If you’re after an oversized phone you’re usually best off looking at the source of the popularity and, like it or not, Samsung is the company that made the phablet a thing with the Galaxy Note. Fast forward a few years and you have the Galaxy Note 4, which is Samsung’s take on a super-phone that features flagship-spanking specs combined with a big screen that even LG might gaze upon in awe.
The Galaxy Note 4 has undergone some serious upgrades since the Note 3 (representing a massive jump over the Note 2 – we wouldn’t have seen it coming back then). The overall design hasn’t changed much though, we’re still looking at a Samsung smartphone here but it looks surprisingly like an iPhone 6 Plus from the front, an eventuality that has caused some comment at Stuff Towers.
Bits And Pieces
The 16MP camera causes a bulge at the rear of the Note 4, marring the textured surface of the thin plastic backing plate that you need to lift in order to get to the battery and other internals. We’re constantly horrified about having to do this, since it always feels like we’re going to crack or break the back-panel into many, many little pieces. We haven’t yet, since it’s tougher than it looks, but the fear is still there.
Otherwise, the volume rocker is on the upper left side, the power button sits on the right and the Samsung Home button/fingerprint sensor lives below the screen. No surprises here and, aside from the flimsy back, the Note 4 is an extremely solid-feeling handset, especially around the edges. The S Pen remains in its little recess, waiting for you to pull it out and then lose it somewhere.
Chipset/CPU: Exynos 5433 octa-core/1.3GHz quad-core Cortex-A53 & quad-core 1.9GHz Cortex-A57 (3GB RAM)
Storage: 32GB, up to 128GB external
Camera: 16MP (5,312 x 2,988), optical image stabilisation, autofocus, LED flash/3.7MP (front)
Connectivity: LTE, WiFi 802.11 a/b/g/n/ac, Bluetooth 4.1 LE, 3G, NFC
Battery: 3,220mAh Li-Ion
Operating System: Android 4.4.4
SIM Card: Micro-SIM
Features: Fingerprint sensor, S Pen
Dimensions: 153.5mm x 78.6 x 8.5
ALL The Specs
Whatever deficiencies there are in the build of the Galaxy Note 4, they are more than made up for with the collection of hardware that is found inside this (somehow only) 8.5mm phone. There are two versions of the Galaxy Note 4, one of which sports a Snapdragon 805 chip at its heart that runs at 2.7GHz. Here in SA we have the other version, which has the nifty Exynos 5433 octa-core processor as its brain-box. 1.3GHz and 1.9GHz quad-cores work in tandem to make the Note 4 as fast as we’ve ever seen a smartphone perform.
3GB of system memory and a battery large enough to ensure that the Note 4 will last the day at the very least are other key components. If you’re a light user (and you’d better not be with a phone like this – all that wasted potential) it’ll easily carry over on to multiple days before needing to return to the wall socket.
We haven’t mentioned the display at all but that’s because there’s so much else to talk about. But the Note 4’s screen is worth er… noting, since it’s a resolution monster. All 1,440 x 2,560 of it, for a huge pixel density of 515ppi on the 5.7-inch screen. The short of it is that you’re not going to battle with viewing high-res images at all, there’s masses of detail and Samsung’s screens are as colourful as ever here.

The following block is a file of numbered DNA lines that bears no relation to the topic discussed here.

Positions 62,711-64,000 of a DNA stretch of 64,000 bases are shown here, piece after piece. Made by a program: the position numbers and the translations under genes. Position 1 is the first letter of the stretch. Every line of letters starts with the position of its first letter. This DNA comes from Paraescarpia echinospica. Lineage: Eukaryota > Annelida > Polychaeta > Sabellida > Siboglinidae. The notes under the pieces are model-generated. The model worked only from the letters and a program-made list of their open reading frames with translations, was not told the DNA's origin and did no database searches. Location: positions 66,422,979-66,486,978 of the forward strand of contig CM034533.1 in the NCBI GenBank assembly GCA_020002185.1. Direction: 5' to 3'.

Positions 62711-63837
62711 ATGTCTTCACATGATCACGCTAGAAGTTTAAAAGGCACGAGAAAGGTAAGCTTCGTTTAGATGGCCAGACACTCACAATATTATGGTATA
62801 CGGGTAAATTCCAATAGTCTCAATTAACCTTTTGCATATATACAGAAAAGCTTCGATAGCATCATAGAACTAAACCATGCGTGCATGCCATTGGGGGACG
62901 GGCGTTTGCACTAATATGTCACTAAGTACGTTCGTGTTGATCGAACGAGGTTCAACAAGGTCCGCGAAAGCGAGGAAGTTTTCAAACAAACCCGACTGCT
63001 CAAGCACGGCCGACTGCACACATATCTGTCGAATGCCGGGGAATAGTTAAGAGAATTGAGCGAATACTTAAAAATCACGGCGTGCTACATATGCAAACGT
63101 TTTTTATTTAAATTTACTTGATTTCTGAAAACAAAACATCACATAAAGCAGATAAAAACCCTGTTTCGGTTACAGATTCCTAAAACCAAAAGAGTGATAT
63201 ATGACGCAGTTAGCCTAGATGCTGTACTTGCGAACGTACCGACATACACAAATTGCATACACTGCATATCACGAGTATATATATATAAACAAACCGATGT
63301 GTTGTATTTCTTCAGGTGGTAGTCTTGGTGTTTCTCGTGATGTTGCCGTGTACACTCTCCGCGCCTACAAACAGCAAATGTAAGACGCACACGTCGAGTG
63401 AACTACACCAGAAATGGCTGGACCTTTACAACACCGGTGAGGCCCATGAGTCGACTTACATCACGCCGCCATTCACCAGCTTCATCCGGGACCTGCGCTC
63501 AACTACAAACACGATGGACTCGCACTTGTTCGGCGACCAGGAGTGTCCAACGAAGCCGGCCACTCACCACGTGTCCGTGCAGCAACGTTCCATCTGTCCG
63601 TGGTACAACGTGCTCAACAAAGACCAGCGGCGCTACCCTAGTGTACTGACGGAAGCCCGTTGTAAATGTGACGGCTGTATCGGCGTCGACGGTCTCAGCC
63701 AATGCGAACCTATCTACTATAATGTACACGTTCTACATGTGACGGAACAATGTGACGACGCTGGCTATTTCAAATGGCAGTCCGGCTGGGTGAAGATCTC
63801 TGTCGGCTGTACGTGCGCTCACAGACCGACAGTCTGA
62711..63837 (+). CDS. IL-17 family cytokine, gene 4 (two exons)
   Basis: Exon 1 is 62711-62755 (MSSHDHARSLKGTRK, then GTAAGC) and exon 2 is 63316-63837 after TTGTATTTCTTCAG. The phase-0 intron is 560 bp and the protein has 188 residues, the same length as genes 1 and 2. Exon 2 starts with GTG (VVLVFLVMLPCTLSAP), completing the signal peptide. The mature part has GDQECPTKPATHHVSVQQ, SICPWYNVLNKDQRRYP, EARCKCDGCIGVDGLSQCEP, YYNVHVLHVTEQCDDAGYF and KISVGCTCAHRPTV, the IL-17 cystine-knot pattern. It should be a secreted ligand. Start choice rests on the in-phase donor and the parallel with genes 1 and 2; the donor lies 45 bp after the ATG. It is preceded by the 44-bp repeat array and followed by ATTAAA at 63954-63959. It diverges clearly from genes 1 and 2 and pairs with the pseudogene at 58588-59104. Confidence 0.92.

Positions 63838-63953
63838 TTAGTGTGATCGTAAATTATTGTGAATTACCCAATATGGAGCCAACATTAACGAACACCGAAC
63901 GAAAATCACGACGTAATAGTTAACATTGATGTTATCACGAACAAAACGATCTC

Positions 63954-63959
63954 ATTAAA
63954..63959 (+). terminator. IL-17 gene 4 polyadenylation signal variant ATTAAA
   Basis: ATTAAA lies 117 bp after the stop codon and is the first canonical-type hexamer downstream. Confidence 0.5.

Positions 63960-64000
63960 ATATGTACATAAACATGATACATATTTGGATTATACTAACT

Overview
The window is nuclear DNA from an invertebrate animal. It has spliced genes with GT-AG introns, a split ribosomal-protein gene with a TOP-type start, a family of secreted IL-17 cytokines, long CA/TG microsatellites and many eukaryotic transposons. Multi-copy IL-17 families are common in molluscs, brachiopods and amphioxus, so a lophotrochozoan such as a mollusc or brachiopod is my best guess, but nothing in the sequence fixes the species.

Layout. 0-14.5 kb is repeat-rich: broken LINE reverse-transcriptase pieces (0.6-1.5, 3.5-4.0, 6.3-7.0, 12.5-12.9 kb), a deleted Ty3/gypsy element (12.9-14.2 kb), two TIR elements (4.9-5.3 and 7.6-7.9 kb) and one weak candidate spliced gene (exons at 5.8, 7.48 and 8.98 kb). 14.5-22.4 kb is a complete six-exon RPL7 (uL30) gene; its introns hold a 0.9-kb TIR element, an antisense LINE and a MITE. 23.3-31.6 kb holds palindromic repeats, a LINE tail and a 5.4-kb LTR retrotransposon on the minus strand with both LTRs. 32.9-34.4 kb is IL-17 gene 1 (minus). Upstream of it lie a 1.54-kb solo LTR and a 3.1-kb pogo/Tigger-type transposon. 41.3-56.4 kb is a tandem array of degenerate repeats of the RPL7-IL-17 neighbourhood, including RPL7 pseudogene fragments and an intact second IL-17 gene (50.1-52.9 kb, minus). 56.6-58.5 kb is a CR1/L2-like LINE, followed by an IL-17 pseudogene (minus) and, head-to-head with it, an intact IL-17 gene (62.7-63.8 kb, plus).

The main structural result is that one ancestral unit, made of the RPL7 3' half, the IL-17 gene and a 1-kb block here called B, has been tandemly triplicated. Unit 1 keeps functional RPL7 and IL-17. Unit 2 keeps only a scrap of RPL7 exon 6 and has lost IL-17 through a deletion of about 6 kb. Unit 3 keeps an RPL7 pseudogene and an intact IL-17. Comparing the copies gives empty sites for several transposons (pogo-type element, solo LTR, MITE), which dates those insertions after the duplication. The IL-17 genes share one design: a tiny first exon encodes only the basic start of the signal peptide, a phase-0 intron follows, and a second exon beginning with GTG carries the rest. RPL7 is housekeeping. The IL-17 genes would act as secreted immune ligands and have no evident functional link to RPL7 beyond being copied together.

Photos And Pens
Sammy have given the Note 4 a whomping-big (for Samsung) camera that performs well outside in bright light and just about as spiffingly in low-light conditions. The 16MP snapper features optical image stabilisation (take that, LG), an LED flash and autofocus, of course. It can’t quite match the G3 for speed though, that laser autofocus is a tough nut to crack but the Note 4 is still pretty quick off the mark when it comes to framing your subject. There’s a 3.7MP front-facing camera for video calls and the dreaded selfie – these larger front cams are becoming a trend. It’s a nice-to-have but we can take it or leave it. Takes nice photos though.
Which brings us to the S Pen, the thing that makes the Galaxy Note 4 a phablet rather than just an oddly-sized smartphone. As usual it’s super-easy to use, quick-launching a stylus-specific menu when you retract it from its little sheath. The Pen is accurate and fast, responds to pressure well (the kind where you push on the screen, not the stress version) and will prove a valuable companion during your workday. If you’re the type to use it, that is. Not everyone does.
The Galaxy Note 4 isn’t going to be everyone’s cup of tea. It’s bigger than the average phone and some folks are going to find it hard to use. But those same folks are also not going to be impressed with the iPhone 6 Plus, which just about matches the Note 4 in size. But it’s powerful, versatile and the S Pen really does make the Note 4 perform like a smaller tablet so you can swap away from a 7-inch tab if you feel like being a one-device person. If you’re a size-loving smartphone user, this is your option right here. Until the next one launches.